BRIEF DESCRIPTION OF THE DRAWINGS

The foregoing and other features of the invention will become more apparent to one skilled in the art upon consideration of the following description of the invention and the accompanying drawings in which:

FIG. 1 is a schematic view of an apparatus for helping to protect an occupant of a vehicle, according to an embodiment of the present invention;

FIG. 2 is an enlarged view, partially in section, of a portion of the apparatus of FIG. 1;

FIGS. 3A and 3B are enlarged views of a material used to form a portion of the apparatus of FIG. 2;

FIG. 4A is a perspective view illustrating the production of a portion of the apparatus of FIGS. 1 and 2;

FIGS. 4B and 4C are sectional views illustrating the production of the portion of the apparatus of FIG. 4A;

FIG. 5 is a perspective view of the portion of the apparatus produced in FIGS. 4A-4C; and

FIGS. 6A and 6B are block diagrams illustrating a method for producing the portion of the apparatus of FIG. 5.

DESCRIPTION OF EMBODIMENTS

Referring to FIG. 1, an apparatus 10 for helping to protect an occupant of a vehicle (not shown) includes an inflatable vehicle occupant protection device 16. In the illustrated embodiment of the present invention, the inflatable vehicle occupant protection device 16 comprises an air bag inflatable away from an instrument panel of the vehicle between the instrument panel and a vehicle occupant. For example, the inflatable vehicle occupant protection device 16 may be a driver side air bag inflatable from a stored condition in a vehicle steering wheel or a passenger side air bag inflatable from a stored condition in the instrument panel. As another example, the inflatable vehicle occupant protection device 16 could be an alternative inflatable device, such as an inflatable side curtain, an inflatable headliner, an inflatable seat belt, an inflatable knee bolster, or a knee bolster operated by an air bag.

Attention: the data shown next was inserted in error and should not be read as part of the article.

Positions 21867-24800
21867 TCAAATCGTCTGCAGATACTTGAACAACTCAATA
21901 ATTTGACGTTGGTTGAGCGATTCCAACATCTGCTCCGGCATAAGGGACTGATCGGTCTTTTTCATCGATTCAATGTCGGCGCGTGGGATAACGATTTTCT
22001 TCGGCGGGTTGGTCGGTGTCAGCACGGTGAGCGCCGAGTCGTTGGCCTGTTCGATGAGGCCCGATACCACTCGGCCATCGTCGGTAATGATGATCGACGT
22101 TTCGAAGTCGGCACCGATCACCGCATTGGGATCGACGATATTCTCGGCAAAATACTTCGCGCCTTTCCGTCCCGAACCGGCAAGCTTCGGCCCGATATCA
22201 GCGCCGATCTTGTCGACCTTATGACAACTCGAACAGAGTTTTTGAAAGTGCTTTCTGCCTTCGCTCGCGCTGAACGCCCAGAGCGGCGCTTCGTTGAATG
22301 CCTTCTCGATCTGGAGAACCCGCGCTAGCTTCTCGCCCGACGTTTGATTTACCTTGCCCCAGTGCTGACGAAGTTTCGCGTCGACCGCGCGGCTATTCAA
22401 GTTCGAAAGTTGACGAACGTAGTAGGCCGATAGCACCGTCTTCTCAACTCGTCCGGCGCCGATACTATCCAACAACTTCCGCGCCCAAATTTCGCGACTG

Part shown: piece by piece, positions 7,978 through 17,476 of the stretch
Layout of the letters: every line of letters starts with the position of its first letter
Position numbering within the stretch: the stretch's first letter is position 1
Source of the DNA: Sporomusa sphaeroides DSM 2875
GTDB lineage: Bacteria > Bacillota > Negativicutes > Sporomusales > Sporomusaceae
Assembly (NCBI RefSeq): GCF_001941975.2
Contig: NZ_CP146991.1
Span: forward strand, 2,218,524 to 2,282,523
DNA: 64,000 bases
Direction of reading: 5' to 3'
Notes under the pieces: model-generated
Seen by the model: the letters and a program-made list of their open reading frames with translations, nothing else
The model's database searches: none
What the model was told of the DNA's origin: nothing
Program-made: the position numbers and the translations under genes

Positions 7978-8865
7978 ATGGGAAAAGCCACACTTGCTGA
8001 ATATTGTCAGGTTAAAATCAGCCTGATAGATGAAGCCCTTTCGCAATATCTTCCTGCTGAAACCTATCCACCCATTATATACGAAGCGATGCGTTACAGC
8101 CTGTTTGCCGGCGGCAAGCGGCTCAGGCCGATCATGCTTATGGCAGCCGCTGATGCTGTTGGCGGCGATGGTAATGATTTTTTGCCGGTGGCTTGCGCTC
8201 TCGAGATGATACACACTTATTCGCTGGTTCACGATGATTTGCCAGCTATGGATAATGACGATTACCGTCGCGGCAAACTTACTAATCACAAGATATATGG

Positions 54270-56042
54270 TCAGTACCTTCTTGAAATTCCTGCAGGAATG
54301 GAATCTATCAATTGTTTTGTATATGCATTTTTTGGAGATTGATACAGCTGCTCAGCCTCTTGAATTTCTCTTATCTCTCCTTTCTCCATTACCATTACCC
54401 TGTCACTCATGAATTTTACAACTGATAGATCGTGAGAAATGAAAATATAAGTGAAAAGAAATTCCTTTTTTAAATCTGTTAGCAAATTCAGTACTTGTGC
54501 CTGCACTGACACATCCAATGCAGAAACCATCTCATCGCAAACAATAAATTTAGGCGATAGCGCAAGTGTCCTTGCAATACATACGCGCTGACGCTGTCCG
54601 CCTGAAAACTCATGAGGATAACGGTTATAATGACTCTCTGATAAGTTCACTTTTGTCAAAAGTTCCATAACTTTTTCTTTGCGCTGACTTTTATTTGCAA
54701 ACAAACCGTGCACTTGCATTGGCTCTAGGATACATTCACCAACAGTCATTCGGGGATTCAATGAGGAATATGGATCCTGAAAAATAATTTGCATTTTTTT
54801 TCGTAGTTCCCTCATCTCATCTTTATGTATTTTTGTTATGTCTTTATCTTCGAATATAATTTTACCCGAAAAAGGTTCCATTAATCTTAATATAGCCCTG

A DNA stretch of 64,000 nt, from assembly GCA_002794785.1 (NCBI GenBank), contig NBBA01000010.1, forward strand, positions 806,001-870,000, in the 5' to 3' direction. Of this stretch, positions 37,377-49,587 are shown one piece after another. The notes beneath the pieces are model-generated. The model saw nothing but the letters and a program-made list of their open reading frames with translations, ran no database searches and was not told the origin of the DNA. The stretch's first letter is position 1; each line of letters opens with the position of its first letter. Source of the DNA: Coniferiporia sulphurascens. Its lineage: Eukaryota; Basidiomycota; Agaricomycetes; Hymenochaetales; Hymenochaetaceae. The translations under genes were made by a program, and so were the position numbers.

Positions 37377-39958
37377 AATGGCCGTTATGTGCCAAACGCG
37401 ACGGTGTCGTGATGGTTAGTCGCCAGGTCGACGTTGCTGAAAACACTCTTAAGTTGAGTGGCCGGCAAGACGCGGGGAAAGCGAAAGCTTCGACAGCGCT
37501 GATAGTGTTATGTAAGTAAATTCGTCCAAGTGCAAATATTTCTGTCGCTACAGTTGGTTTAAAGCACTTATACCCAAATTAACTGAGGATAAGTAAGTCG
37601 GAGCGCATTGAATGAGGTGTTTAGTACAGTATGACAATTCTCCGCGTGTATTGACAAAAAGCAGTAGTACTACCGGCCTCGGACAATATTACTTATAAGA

The apparatus 10 includes an inflator 12 that is associated with the inflatable vehicle occupant protection device 16. The inflator 12 is actuatable to generate inflation fluid to inflate the inflatable vehicle occupant protection device 16.

The apparatus 10 also includes a sensor 14 for sensing a vehicle condition for which actuation of the inflator 12 may be desired. For example, the sensor 14 may sense vehicle deceleration. In this example, the sensor 14 measures the magnitude and duration of the vehicle deceleration. If the magnitude and duration of the deceleration meet predetermined threshold levels, the sensor 14 either transmits a signal or causes a signal to be transmitted to actuate the inflator 12. Upon actuation, the inflator 12 provides inflation fluid to inflate the inflatable vehicle occupant protection device 16. The protection device 16, when inflated, helps to protect an occupant of the vehicle.